I used the US Census Bureau racial choices, for lack of a better option. As you can see, it worked out to about two-thirds white, one-third not white, or in other words: Better than expected! I think next year I’ll aim at 35% non-white authors, and I’m also going to try to do 40% non-American authors — which obviously will include some overlap. We’ll see how it goes.
Since I haven’t tracked my reading in a systematic way in years past, I can’t say for certain that reading more diversely had zero impact on my genre choices. But its impact can’t have been very big. I read roughly equivalent amounts of nonfiction and YA books, with each of those categories accounting for close to 20% of my total. I read a smallish number of mysteries, comics, and books in translation (and obviously, some books fell into more than one category). Speculative fiction and fiction not otherwise classified were the biggest chunks of the pie, about 25% each.
I probably read more nonfiction this year than in years past, but apart from that, this is the exact pie chart I’d expect from every year of reading I’ve ever had. Aarti, who is mindful of diversity in reading and an excellent source for diverse book recommendations, has said over and over again that reading diversely may require you to change your book-finding habits, but it will certainly not make you change your book-reading habits.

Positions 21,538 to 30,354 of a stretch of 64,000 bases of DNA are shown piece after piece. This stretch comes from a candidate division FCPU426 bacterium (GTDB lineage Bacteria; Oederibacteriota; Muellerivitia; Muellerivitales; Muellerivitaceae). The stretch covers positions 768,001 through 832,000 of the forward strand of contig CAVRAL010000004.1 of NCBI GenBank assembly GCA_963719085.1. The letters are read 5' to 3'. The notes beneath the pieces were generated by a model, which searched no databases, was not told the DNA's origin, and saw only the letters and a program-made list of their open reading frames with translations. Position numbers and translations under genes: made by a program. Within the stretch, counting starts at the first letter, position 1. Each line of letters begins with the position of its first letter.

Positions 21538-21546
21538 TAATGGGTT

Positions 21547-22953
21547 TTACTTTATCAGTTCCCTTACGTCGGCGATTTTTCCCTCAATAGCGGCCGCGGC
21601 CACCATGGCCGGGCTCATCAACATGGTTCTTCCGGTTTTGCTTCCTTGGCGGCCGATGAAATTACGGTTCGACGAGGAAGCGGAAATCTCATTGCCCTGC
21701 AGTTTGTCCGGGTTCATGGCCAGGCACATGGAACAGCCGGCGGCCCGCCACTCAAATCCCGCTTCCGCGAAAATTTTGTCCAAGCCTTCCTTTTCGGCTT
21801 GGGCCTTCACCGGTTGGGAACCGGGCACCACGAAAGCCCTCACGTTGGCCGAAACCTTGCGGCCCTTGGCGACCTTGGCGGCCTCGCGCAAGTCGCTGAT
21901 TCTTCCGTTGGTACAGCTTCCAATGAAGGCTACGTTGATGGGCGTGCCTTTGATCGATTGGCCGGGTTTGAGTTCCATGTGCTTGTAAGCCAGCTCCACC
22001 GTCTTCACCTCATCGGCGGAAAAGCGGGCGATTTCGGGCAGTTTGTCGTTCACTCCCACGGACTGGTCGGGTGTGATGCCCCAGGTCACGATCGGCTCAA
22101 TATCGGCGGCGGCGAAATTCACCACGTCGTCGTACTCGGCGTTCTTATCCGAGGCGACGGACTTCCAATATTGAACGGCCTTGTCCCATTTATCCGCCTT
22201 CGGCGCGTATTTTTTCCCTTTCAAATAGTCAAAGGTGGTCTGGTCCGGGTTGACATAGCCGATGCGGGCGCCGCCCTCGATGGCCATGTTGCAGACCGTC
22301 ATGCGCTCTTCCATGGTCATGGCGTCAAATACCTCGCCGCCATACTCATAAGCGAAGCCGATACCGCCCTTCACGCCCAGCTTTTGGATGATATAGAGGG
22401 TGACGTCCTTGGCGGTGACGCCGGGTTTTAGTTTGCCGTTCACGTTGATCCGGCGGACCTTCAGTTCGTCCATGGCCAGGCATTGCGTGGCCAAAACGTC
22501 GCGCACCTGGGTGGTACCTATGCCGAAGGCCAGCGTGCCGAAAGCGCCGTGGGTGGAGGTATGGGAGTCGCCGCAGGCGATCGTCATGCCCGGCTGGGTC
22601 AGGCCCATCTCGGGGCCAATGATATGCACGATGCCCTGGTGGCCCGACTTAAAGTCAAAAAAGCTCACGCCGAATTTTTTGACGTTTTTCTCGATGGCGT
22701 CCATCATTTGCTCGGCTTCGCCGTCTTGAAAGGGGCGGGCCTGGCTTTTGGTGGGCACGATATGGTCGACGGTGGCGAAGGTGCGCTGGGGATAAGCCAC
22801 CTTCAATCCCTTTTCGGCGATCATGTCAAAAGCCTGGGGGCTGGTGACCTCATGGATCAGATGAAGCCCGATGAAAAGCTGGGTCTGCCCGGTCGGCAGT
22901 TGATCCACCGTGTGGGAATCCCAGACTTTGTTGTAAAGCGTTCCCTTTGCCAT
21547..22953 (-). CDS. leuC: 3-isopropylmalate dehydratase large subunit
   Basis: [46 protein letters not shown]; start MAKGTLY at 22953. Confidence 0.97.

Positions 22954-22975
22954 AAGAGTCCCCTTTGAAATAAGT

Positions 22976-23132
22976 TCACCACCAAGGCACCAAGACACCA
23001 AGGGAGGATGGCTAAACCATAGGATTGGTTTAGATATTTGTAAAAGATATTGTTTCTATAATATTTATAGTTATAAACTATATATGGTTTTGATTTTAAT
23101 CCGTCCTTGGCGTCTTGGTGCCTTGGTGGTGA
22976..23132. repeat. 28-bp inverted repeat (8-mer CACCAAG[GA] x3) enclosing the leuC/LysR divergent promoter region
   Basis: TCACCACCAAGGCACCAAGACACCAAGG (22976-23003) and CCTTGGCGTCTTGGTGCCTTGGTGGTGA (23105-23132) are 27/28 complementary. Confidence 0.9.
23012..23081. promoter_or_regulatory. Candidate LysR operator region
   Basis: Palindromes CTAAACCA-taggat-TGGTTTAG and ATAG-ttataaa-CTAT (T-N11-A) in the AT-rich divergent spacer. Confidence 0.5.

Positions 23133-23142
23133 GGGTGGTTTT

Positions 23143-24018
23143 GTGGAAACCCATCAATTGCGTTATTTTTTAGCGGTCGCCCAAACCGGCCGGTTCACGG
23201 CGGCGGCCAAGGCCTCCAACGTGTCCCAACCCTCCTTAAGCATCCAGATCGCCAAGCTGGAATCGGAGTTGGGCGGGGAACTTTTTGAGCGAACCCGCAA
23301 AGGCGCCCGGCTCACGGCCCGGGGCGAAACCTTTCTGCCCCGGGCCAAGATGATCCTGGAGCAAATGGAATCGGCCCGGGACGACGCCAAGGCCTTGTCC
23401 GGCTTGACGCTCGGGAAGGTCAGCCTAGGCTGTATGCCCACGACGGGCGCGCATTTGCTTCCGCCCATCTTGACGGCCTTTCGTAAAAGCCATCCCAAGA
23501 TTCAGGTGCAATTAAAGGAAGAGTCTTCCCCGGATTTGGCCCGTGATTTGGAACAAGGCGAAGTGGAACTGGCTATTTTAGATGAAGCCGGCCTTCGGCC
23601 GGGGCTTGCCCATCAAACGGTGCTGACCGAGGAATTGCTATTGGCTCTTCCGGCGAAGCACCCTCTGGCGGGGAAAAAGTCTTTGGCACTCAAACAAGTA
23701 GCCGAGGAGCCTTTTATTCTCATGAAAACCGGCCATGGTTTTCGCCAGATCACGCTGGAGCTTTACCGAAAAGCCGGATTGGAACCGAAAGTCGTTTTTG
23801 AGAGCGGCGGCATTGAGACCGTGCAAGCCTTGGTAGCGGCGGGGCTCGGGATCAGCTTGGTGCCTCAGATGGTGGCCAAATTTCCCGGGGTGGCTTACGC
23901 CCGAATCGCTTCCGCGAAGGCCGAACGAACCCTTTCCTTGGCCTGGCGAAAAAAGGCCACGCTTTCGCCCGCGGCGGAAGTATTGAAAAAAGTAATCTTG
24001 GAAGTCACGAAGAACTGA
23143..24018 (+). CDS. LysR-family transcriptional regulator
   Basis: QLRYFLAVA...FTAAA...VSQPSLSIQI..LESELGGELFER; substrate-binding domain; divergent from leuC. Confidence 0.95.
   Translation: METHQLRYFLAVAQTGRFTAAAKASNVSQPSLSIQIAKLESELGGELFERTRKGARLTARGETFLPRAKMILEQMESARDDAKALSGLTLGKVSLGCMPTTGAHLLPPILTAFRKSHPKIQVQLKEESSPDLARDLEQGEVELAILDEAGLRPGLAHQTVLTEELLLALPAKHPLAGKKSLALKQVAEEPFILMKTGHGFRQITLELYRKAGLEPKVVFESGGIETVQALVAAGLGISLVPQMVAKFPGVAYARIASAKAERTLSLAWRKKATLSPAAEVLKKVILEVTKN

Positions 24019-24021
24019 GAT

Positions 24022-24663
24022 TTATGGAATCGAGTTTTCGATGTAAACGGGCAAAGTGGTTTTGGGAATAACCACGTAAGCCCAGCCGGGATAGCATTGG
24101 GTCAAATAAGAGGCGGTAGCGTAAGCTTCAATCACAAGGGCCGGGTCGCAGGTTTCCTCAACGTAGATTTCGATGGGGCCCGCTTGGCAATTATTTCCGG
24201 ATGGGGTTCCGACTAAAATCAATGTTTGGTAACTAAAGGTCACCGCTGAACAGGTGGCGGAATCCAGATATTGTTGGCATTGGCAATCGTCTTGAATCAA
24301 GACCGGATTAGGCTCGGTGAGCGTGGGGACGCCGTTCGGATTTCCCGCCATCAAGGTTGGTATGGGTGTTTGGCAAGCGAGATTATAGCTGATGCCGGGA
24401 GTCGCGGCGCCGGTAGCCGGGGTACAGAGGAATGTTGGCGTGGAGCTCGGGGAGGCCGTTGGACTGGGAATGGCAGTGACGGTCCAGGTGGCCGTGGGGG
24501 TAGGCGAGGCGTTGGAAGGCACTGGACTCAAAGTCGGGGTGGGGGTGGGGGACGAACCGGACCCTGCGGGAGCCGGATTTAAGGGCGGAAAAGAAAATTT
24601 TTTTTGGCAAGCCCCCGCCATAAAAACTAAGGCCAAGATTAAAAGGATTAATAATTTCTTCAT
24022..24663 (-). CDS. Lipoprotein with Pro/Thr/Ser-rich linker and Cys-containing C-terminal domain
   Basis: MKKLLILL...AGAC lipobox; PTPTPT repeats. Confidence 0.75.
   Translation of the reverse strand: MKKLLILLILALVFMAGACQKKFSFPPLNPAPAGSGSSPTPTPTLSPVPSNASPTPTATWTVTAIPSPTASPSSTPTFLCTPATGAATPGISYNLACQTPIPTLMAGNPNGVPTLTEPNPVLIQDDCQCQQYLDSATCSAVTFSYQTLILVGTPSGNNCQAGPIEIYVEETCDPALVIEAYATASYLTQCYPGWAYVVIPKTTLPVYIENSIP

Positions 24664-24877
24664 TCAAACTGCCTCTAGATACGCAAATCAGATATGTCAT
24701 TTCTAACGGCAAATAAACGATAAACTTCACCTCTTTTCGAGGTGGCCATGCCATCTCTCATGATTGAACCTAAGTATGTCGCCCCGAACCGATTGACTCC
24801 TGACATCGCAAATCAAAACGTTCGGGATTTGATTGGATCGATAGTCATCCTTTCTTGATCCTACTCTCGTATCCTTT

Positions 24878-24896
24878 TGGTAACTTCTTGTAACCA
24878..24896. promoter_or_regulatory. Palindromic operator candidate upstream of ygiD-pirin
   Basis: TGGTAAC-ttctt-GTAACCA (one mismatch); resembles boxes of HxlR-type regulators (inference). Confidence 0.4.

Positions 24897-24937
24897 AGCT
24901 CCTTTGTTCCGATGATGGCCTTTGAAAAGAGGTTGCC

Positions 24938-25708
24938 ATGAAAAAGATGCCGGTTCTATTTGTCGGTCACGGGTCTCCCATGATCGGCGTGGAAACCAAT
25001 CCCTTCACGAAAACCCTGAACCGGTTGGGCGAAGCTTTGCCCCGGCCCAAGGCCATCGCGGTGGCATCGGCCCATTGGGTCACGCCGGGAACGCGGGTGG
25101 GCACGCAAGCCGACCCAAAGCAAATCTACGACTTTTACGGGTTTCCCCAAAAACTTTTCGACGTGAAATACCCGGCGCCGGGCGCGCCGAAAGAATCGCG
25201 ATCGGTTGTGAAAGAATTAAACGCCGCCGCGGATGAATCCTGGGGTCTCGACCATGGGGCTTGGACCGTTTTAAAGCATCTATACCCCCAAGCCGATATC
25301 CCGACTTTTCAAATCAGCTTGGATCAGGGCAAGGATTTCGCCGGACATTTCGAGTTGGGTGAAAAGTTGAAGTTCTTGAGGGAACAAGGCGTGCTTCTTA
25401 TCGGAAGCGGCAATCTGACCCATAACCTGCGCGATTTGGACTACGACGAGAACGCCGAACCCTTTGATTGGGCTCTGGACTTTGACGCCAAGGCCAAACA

If there has been a change in my book-finding habits, it’s this: As I read through my blogroll or flip through the New York Times, there are some books that scream my name. They are spooky books, or books about the aftershocks of colonialism, or books about culpability, or books with unreliable narrators, or ideally they are all of those things at once. I will read those books regardless of the demographic into which their authors fall. And then there are some books that stick out their tongues and turn away. Those are multigenerational family sagas or stories about doomed love or the tale of an angry writer who’s not getting the sex he feels he deserves. I will ignore those ones unless someone in the blogosphere says “JENNY READ THIS,” a thing that happened this year with Maggie Stiefvater to startling effect. Where these books are concerned, nothing has changed.
In the middle category, books that neither scream for notice nor try to get away, but books that quietly say “ahem,” this is where my habits have changed, a little. Before, I wrote down all the books that said “ahem” at a certain volume. Now, books by white authors have to say it a little louder than books by authors of color. It’s a tiny corrective, particularly when you set it against the snowy whiteness of the publishing industry that produces most of these books, and of the journalism industry that brings them to our attention.
The effect of this is that when I’m not exactly sure what I’m in the mood for, I don’t have a ton of familiar-sounding books on my TBR list. You know the ones? The ones you added to your TBR list in the same way that Netflix adds things to your recommendations: You liked that so you might like this. You liked The Secret History, and this is another book about rich kids doing dramatic things at boarding schools. These are the books I’m no longer making note of, when they’re by white authors. I’m giving their spots away to different voices. It’s salutary, I think, to defamiliarize, to remember that the world in which you feel comfortable isn’t the only version of the world on offer.Do you track the demographics of your reading? Are you setting demographic goals for 2015?